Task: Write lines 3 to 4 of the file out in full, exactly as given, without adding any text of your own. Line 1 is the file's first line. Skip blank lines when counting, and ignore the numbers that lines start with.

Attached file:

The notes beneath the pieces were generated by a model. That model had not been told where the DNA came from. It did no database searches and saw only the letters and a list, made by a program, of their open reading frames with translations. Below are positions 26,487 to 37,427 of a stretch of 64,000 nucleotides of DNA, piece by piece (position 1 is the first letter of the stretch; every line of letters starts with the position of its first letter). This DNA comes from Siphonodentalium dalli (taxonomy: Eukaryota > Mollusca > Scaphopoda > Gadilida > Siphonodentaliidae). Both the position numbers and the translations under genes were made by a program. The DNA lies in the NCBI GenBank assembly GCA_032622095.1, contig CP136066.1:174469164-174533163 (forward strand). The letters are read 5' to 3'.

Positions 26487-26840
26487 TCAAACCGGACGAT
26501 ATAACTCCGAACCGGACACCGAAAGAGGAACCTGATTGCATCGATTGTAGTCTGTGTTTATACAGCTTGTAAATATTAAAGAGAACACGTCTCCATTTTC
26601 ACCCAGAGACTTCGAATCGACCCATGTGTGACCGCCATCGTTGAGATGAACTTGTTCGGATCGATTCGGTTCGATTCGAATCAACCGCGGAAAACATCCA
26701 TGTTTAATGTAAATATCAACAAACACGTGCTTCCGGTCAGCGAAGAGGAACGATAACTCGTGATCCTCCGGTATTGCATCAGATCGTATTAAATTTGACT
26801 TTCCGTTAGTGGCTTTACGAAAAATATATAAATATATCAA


26487 TCAAACCGGACGAT
26501 ATAACTCCGAACCGGACACCGAAAGAGGAACCTGATTGCATCGATTGTAGTCTGTGTTTATACAGCTTGTAAATATTAAAGAGAACACGTCTCCATTTTC